Global Shipping Has That Sinking Feeling

Something Old, Something New

The financial crisis is creating some rough waters in the shipping industry.

Here’s what By CHUIN-WEI YAP and MOHAMMED HADI had to say in the Heard on the Street column (Credit Crunch Meets Global Trade, Oct. 29, 2008)

Evidence is mounting that the credit crunch is obstructing global trade.

The drumbeats began in August when two Korean ship builders canceled orders because buyers weren’t able to produce initial payments.

The beat got louder as the Baltic Dry Index of shipping rates plunged. It’s now down more than 90% from its mid-May peak.

Then the Globus Maritime shipping company said on Friday it had to sell one of its ships for 29% below an earlier agreed-upon price. Globus, which is listed on London’s AIM exchange, blamed falling shipping activity and increasing difficulties in securing trade finance.

Broadly, shipping and commodities markets are rife with talk that banks are refusing to honor letters of credit from other banks and holding back guarantees commodity buyers and sellers need to ship all manner of metals and soft commodities.

Spurring some of the chatter early this month were the widely disseminated, gloomy remarks of a Thai shipping executive at an industry conference in Singapore. His view — that credit was frozen — was echoed by Moody’s, which last week said stocks were piling up as cargo ships got stranded at ports pending the flow of financing. A Maersk Broker report made similar points.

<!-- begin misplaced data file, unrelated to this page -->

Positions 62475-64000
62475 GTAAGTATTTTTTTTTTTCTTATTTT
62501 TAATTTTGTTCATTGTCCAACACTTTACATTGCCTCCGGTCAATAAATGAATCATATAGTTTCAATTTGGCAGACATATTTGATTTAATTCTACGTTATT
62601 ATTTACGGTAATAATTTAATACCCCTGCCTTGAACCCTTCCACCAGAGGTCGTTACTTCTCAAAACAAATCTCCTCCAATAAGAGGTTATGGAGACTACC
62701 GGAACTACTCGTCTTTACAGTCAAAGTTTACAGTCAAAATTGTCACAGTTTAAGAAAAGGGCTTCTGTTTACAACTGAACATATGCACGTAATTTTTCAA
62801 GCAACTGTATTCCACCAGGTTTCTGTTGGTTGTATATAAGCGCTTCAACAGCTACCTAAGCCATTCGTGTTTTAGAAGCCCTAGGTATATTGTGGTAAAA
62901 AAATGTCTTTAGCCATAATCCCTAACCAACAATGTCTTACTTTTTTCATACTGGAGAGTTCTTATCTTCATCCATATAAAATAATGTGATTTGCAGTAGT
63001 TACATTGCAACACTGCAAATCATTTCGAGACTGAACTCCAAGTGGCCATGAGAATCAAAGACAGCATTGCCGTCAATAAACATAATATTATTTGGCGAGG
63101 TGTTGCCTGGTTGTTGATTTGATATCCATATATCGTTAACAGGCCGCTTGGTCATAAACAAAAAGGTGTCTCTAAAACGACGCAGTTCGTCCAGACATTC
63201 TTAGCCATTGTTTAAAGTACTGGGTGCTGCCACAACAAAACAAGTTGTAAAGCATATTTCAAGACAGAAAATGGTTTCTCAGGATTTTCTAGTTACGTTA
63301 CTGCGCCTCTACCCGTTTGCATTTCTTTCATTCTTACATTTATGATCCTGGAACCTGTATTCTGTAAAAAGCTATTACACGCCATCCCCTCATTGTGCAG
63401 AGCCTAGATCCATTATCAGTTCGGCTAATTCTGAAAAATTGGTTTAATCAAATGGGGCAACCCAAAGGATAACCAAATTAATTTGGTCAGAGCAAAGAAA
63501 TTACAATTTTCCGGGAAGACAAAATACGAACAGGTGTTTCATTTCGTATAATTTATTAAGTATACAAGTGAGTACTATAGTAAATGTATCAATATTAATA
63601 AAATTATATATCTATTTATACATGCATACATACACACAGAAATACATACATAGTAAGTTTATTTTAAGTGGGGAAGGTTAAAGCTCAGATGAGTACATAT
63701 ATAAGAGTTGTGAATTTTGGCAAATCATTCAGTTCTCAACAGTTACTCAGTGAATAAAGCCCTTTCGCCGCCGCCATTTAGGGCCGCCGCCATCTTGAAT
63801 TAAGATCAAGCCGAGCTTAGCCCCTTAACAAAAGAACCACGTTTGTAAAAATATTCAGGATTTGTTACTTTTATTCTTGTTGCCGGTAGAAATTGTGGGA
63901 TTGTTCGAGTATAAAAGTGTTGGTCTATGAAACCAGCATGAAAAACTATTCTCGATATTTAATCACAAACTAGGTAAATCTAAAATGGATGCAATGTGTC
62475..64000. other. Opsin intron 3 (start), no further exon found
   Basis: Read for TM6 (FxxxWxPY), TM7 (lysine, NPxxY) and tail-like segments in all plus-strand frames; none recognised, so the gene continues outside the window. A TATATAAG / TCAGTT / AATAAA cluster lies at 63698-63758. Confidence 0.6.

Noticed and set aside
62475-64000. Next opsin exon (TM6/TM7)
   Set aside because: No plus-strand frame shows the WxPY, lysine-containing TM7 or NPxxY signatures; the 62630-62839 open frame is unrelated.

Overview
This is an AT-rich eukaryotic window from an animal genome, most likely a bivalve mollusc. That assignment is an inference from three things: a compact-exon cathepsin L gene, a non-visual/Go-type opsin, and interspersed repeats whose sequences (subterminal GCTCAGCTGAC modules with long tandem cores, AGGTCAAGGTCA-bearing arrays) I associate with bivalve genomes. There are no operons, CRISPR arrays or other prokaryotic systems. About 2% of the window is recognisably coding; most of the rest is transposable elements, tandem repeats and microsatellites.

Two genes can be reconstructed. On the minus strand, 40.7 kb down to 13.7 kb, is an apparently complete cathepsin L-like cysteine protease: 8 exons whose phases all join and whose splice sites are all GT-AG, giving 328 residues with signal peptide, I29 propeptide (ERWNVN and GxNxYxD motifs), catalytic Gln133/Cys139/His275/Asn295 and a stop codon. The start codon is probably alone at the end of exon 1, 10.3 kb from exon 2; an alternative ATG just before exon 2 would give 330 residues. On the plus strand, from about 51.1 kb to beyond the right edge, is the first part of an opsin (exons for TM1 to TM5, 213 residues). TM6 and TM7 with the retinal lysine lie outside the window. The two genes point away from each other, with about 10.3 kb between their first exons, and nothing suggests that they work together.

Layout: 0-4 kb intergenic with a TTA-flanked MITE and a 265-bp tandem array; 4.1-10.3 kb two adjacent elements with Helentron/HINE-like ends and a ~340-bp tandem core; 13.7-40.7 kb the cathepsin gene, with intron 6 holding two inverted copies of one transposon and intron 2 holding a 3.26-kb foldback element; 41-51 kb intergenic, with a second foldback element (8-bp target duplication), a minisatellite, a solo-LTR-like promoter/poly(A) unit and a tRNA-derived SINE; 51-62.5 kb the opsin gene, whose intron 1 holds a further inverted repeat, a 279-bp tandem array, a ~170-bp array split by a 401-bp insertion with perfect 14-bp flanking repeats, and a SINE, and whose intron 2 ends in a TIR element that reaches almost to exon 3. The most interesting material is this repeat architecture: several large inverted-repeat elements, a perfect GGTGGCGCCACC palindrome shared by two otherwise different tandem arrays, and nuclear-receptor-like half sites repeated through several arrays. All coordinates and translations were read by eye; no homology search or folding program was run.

The near-cessation of global credit is at the root of this particular rout.

Also in today’s Wall Street Journal, MARSHALL ECKBLAD wrote an article titled Shippers Hit by Credit Crunch where in he describes the trickle down effect of tightening credit on global shippers.

Companies that need to purchase and ship goods overseas often use letters of credit, or contracts in which banks guarantee a firm’s worthiness for credit. These letters allow companies to take delivery of orders immediately, but pay for them typically weeks or months later — usually after they’ve turned the raw goods into products that they sell to their own customers.

Letters of credit also leave a bank on the hook for its customer’s balance, should the customer purchase goods and then default on its promise to pay the vendor, or the vendor’s bank, later. Because of such guarantees, this form of financing has become hard to secure amidst a financial crisis that has nervous lenders all but refusing to write loans.

According to the Maersk report, shipping companies are facing dwindling demand for their services as customers find “letters of credit being hard to open in these very uncertain economic times.”

This broad freeze in credit for importing goods has left some orders piling up at ports, in limbo between vendor and customer.

Adam Fleck, a shipping analyst at Morningstar Inc., describes a common scenario: A steel supplier’s bank, having hunkered down amid the widening credit crisis, tells a suppliers’ customers that it will no longer release orders based on letters of credit from a customer’s bank.

But the customer’s bank, also hunkered down, refuses to pay for the customer’s order in cash up-front, leaving the customer with an order that it needs, but cannot immediately pay for.

The result? “The cargo basically sits at port,” Mr. Fleck says.

Photo credit: Something Old, Something New by OneEighteen on
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Peter A. Mello

Father, son. Lifelong mariner, student of leadership, photographer. Professional creative placemaker.

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